Organisational change is the most common top IT priority among both CIOs and CEOs, a survey from the British Computer Society has found.
Around a third of both CIOs (36%) and CEOs (35%) chose organisational change as the top prioritiy for their IT teams in the BCS survey.
Among CEOs, organisational change was closely followed by operational efficency as top priority, with 27% of the vote. However, only 12% of CIOs listed operational efficiency as their top priority.
Meanwhile, CIOs were more likely to list ‘strategy and planning’ as their top priority (19%) than CEOs (13%).
Roughly the same proportion of each – around 8% – ranking information security as the top priority.
The survey also asked its 252 respondents what issues the IT department should be working on (i.e. all priorities, not just their top ones). Operational efficiency was again flagged by more CEOs (72%) than CIOs (67%), and strategy and planning was more popular among CIOs (75%) than CEOs (68%).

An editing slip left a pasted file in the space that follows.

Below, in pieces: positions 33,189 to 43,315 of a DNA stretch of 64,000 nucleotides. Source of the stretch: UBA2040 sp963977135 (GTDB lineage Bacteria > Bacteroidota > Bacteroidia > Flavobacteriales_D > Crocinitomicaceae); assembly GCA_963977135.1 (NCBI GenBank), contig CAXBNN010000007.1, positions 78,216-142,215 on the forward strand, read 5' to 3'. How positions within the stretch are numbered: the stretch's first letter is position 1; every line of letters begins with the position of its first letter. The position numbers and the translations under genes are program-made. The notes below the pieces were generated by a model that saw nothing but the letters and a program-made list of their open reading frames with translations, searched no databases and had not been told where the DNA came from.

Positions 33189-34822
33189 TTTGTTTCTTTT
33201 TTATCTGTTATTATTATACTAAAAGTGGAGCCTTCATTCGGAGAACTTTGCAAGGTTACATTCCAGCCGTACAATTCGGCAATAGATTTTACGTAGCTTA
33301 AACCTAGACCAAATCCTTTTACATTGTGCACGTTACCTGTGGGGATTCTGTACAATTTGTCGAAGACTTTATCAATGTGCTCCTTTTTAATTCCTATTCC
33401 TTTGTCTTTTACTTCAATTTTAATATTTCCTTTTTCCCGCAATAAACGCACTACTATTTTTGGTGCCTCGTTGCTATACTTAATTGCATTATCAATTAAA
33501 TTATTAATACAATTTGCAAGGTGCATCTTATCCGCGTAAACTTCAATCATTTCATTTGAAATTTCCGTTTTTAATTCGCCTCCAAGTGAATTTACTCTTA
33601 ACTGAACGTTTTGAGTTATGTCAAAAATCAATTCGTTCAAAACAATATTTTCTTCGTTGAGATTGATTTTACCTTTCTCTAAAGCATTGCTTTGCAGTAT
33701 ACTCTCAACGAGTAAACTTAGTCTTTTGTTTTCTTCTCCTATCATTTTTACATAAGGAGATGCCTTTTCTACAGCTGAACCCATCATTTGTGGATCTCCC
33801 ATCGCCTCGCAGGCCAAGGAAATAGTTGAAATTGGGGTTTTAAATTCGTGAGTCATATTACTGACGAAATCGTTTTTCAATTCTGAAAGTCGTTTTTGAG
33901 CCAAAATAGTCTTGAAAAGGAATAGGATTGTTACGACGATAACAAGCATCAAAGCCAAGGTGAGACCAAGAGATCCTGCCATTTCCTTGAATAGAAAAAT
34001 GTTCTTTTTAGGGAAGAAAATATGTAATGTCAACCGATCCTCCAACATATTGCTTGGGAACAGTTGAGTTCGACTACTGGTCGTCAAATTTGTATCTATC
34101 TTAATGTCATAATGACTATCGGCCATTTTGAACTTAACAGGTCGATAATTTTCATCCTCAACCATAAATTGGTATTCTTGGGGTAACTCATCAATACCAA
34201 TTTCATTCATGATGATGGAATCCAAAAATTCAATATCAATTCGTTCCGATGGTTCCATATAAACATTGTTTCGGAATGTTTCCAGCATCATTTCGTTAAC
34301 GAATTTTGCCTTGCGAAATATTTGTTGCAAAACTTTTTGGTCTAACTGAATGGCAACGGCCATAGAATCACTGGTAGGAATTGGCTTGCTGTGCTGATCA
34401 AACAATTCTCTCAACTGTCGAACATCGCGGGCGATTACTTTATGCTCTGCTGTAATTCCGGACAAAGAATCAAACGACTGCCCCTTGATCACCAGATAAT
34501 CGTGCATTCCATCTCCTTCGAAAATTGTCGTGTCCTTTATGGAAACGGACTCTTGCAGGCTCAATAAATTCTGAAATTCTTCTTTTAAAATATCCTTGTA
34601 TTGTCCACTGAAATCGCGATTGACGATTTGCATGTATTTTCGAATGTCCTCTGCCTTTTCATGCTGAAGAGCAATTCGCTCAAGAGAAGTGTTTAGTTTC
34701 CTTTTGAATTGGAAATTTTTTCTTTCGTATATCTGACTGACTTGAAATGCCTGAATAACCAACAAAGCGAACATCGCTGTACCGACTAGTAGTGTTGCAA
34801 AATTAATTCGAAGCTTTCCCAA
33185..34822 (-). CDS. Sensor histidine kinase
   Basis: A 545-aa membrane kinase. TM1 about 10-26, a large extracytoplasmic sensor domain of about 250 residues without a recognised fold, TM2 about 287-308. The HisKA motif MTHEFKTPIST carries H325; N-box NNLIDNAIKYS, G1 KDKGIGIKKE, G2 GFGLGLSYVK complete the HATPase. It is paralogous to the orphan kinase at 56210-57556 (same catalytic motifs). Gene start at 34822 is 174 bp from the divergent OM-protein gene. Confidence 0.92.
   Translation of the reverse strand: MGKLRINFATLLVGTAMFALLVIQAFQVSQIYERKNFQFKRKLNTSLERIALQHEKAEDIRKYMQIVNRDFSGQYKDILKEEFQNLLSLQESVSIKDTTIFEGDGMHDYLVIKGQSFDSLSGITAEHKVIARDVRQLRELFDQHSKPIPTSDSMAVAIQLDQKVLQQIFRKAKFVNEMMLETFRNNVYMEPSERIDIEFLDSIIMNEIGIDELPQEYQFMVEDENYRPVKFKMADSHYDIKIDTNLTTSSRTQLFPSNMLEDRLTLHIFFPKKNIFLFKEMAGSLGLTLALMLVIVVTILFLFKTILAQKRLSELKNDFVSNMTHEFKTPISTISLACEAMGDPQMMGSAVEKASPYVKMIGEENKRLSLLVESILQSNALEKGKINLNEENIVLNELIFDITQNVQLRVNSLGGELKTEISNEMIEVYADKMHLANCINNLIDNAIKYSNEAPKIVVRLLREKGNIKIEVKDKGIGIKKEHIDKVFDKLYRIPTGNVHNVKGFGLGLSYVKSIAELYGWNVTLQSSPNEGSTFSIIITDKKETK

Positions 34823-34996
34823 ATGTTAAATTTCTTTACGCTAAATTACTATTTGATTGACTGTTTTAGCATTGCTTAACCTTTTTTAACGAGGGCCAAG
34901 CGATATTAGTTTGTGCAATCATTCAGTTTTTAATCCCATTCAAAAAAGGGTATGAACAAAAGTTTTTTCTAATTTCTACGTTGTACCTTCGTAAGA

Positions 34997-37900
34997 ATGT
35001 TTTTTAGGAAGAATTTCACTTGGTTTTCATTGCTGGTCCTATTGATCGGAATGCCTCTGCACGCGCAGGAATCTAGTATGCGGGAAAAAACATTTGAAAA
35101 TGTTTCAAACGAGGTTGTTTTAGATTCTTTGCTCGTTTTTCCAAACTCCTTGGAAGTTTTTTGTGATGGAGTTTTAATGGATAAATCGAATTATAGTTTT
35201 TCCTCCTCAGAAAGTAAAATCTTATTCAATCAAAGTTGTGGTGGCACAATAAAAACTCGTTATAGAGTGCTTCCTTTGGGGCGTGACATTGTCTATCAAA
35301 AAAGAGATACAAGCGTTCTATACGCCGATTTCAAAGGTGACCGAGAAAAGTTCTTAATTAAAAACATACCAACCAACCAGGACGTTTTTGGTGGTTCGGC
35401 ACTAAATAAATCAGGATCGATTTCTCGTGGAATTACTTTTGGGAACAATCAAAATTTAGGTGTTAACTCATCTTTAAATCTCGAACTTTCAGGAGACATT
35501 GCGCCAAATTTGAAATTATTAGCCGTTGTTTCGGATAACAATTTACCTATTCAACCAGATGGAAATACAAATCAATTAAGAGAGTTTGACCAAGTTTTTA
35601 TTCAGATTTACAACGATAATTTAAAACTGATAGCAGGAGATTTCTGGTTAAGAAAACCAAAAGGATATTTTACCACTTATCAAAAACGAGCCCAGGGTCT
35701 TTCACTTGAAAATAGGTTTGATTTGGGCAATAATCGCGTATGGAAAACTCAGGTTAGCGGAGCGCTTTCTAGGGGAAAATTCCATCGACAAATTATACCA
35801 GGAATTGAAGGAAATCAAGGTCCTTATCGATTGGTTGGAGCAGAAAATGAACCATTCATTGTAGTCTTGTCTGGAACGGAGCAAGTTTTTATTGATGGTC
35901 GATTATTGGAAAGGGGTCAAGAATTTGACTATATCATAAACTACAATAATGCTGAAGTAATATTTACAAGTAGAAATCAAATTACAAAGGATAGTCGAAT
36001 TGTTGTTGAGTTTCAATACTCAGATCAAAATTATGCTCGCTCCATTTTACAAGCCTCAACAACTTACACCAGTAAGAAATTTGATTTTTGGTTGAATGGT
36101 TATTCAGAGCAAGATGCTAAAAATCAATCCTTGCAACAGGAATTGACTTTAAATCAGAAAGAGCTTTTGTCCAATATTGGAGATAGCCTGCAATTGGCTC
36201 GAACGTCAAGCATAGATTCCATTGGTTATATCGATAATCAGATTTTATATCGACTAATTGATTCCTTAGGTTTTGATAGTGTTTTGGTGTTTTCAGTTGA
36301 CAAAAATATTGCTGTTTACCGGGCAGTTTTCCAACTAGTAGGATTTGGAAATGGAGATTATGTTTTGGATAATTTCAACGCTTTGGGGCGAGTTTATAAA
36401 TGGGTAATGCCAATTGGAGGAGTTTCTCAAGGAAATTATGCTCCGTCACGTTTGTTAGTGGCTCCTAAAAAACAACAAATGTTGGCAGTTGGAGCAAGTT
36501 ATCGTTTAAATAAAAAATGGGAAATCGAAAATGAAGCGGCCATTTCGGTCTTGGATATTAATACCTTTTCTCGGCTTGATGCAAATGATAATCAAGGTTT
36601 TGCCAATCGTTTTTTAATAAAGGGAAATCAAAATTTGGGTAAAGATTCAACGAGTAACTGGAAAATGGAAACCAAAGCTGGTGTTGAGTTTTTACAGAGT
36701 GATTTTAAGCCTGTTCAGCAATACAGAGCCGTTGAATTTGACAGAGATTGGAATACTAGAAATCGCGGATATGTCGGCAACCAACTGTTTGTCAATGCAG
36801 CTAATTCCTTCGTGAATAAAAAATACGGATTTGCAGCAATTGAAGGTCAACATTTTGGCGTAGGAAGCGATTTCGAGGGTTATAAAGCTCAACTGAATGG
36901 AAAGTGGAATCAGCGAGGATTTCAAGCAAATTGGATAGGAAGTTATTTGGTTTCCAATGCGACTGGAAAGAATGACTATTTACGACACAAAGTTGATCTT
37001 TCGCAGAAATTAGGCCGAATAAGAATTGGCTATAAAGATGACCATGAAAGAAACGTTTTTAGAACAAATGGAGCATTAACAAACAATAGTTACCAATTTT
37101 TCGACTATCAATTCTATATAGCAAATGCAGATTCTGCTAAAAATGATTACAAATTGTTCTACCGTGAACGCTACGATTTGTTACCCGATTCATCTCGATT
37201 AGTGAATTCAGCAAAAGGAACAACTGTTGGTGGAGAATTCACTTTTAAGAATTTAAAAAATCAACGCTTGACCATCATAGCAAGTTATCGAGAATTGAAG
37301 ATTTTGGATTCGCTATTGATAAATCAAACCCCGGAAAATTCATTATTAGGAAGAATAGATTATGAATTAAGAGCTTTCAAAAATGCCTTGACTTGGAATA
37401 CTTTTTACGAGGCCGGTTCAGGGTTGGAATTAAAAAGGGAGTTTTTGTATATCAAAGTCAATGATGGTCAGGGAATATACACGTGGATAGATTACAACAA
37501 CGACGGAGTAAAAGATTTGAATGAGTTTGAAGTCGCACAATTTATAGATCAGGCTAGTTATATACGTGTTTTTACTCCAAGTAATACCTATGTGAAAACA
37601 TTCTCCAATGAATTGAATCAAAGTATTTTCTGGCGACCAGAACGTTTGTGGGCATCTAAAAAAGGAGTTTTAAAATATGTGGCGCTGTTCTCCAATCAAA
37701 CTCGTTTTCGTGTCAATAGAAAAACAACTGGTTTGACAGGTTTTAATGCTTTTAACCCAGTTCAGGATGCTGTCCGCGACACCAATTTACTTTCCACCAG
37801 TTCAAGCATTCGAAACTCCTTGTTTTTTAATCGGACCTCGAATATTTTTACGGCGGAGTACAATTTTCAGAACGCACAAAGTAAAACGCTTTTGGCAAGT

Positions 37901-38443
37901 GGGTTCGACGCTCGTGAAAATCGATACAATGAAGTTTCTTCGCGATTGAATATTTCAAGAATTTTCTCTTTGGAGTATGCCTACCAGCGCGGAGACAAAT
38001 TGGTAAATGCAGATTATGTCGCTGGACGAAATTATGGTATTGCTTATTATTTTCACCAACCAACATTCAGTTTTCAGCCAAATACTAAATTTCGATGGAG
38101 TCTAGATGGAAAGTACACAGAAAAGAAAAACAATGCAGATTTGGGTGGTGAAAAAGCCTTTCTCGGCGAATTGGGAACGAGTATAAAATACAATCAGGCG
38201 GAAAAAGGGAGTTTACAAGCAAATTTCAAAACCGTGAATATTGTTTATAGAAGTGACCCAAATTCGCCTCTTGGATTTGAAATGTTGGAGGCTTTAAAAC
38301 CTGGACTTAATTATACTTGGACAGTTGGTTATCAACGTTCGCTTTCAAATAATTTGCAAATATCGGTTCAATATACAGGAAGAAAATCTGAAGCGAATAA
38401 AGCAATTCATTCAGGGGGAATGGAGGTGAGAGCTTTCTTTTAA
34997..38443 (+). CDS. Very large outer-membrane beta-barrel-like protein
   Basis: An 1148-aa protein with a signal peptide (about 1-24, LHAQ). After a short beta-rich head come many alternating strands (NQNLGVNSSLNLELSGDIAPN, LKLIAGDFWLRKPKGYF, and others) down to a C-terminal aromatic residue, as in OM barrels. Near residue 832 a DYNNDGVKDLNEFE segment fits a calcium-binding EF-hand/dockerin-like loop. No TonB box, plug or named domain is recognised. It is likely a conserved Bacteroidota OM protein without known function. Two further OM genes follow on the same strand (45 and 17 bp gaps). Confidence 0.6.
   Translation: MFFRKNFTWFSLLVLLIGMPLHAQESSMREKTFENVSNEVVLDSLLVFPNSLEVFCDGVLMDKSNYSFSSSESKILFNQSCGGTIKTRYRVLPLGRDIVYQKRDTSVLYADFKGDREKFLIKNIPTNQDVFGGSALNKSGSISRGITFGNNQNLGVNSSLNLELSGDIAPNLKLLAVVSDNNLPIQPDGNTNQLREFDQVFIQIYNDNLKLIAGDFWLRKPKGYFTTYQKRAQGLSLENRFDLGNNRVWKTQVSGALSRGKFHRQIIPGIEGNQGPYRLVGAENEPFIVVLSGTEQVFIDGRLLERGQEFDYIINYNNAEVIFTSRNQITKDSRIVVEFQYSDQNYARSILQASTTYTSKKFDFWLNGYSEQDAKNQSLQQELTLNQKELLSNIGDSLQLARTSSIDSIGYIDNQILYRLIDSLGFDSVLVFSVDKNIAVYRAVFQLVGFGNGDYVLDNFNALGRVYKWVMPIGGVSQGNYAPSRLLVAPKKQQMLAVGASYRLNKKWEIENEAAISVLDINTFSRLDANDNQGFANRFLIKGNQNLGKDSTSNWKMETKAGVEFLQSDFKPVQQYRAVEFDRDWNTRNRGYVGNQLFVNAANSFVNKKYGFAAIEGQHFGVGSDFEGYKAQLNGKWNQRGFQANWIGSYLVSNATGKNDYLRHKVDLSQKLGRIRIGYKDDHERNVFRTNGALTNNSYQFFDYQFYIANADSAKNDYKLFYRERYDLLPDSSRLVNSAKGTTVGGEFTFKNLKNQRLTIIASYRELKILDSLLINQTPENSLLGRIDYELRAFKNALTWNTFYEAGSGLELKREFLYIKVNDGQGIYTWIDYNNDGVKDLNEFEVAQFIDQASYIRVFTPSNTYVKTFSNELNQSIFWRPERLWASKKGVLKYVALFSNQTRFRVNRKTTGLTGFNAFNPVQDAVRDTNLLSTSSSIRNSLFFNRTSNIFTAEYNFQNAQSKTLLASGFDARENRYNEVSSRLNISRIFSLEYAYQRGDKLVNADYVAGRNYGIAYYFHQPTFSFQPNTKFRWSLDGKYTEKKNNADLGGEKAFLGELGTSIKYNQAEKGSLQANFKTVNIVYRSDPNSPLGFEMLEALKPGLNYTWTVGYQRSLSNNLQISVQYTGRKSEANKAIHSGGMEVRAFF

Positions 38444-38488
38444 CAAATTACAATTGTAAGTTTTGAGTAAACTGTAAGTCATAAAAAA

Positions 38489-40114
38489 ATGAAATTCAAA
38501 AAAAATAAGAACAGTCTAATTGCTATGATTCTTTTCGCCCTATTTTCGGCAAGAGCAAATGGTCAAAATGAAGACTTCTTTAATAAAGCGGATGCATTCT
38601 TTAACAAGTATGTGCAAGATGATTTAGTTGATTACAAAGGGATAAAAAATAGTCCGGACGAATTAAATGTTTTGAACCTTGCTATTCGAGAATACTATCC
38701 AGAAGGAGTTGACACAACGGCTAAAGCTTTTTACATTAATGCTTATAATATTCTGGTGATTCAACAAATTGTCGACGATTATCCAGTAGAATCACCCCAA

Whatever their priorities were, only 29% of CIOs said they had the budget to achieve them.
Some CIOs are struggling to balance the objective to drive organisational change with the requirement to improve efficiency. It quoted one CIO that said they were "finding it very difficult to convince directors that investing in technology can make efficiency savings elsewhere in the organisation."
"Whilst operational savings could be made, it is impossible to find the time to allocate to this due to resource limitations," another CIO said. "In addition the CIO function is built into my role without the title. Effectively the organisation has over-optimistic delivery expectations given the available resource."